Portrait of David Hewes, 1854

Portrait of David Hewes, 1854
William S. Jewett, American
Oil on canvas; 35.5 in. 28.5 in.
5541 Two distinguished individuals are associated with this painting made in San Francisco, 1854. Both men came to California during the mid 1800’s Gold Rush era not following gold, but opportunity and business. Both gentlemen succeeded in making their fortunes and the nature of their businesses brought them together. Depicted in the portrait is David Hewes, a man of affairs, a philanthropist and a lover of art. Hewes came to California in 1849 from his home in Massachusetts via Cape Horn. An opportunist, he prospered from the sales of collapsible metal buildings that sustained the influx of gold-seekers. He is responsible for the leveling of San Francisco's hills, readying them for development and for filling portions of the waterfront with sand and earth, contributing to the present day shape of the city. In the late 1880’s a group of entrepreneurs (the Big Four) began a venture that would unite east and west coasts via the first Transcontinental Railroad. Huntington, Stanford, Crocker and Hopkins saw Hewes as an obvious partner in completing the railroad but, he was not financially prepared to join their venture and declined the offer. As luck would have it, Hewes became equally associated with the railroad through his donation of the final Golden Spike that completed the railroad in 1869 at Promontory Point, Utah. The ceremony was highly celebrated and the news spread across the country by telegraph; the event was documented in one of the best known American photographs. Eventually Hewes retired to El Modena, California where he opened Hewes Park, a public park and garden. This portrait was painted by the artist William Jewett (1812-1873). At the age of 21 Jewett began painting in his home state of New York. He studied at the National Academy of Design and early in his career received a commission to paint the governor of New York. He moved to San Francisco to offer his portrait services to the quickly growing group of wealthy and prominent individuals. In 1854 a young and well-dressed David Hewes posed for Jewett in his studio. Hewes is depicted with his elbow resting on a red draped curtain, in the background stands a singular column, a symbol of strength. His wide eyes gaze intently, his clenched fist rests on his left hip and a slight hint of a smile is detected. Jewett masterfully captures the likeness of Hewes and at the same time succeeds in capturing the self-assurance and alacrity of the young entrepreneur’s demeanor. Jewett was the first professional portrait painter to work in the city of San Francisco.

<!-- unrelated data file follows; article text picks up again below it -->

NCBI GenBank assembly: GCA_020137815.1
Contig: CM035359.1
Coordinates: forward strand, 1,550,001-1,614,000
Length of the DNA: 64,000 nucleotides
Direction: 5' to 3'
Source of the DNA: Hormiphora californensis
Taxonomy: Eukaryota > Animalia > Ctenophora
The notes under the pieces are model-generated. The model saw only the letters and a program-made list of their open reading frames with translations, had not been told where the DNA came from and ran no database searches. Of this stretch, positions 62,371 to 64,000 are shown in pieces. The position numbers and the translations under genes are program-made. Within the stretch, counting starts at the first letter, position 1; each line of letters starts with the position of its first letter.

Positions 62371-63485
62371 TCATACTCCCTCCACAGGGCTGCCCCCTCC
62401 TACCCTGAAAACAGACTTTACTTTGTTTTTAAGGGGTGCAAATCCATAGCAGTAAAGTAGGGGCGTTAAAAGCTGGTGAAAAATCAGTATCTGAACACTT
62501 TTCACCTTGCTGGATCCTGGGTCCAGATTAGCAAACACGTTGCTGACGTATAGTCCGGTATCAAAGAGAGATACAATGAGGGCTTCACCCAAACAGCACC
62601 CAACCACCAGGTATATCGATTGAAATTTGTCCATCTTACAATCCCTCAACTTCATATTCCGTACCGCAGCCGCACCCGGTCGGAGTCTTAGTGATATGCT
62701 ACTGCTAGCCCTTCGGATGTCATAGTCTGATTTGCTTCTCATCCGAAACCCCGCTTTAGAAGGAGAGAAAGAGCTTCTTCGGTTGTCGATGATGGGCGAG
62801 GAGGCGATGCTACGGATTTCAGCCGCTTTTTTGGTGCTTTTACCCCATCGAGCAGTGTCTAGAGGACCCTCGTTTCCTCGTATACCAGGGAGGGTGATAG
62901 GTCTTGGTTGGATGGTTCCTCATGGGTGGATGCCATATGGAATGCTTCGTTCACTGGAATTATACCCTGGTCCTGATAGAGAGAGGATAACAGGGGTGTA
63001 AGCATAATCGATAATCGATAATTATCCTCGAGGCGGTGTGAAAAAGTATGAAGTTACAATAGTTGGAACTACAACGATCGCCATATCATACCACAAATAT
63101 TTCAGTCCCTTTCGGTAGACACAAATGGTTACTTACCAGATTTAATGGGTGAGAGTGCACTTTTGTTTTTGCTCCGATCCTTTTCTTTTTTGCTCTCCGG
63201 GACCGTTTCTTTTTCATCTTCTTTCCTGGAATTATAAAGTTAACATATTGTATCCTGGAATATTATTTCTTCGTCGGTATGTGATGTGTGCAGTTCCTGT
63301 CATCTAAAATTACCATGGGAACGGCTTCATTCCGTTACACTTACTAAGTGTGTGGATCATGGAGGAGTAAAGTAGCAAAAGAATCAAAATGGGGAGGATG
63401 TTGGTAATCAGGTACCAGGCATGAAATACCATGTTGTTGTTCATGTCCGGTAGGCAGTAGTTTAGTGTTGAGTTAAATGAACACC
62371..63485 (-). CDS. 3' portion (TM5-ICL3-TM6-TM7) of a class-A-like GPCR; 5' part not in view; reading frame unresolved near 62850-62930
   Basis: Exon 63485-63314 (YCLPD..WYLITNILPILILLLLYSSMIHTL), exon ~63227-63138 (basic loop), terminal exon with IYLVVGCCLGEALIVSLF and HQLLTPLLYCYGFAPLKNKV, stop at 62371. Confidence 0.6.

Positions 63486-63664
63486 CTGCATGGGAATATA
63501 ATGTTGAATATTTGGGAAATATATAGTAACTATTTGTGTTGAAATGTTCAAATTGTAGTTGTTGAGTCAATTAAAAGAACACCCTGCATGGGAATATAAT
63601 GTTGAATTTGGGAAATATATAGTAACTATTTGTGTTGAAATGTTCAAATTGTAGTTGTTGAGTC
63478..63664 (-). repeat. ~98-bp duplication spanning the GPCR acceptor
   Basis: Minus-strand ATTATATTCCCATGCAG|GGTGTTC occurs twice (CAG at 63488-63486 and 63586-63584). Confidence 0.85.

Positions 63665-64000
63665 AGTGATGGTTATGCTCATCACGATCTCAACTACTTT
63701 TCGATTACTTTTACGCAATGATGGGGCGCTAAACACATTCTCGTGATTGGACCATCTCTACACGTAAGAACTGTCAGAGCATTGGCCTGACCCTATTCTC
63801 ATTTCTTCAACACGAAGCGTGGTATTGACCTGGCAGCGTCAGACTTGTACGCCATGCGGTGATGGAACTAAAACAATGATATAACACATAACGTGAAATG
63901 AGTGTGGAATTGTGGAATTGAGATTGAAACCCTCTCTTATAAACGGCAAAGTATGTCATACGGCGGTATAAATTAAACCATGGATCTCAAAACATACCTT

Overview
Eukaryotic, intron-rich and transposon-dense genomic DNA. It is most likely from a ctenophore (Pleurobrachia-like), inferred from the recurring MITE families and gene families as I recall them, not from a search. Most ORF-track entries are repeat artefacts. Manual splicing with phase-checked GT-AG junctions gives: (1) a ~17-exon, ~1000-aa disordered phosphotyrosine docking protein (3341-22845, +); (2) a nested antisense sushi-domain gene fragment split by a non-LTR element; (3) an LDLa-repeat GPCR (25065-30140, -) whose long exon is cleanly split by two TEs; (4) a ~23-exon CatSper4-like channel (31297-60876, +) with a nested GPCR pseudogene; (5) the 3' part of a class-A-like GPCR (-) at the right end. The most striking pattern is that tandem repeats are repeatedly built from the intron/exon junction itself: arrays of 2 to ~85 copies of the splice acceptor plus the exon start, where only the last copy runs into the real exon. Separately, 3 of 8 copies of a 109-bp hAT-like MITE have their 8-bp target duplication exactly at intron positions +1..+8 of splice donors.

All images and text under copyright. Please contact Collection Department for permission to use. Information subject to change with further research.
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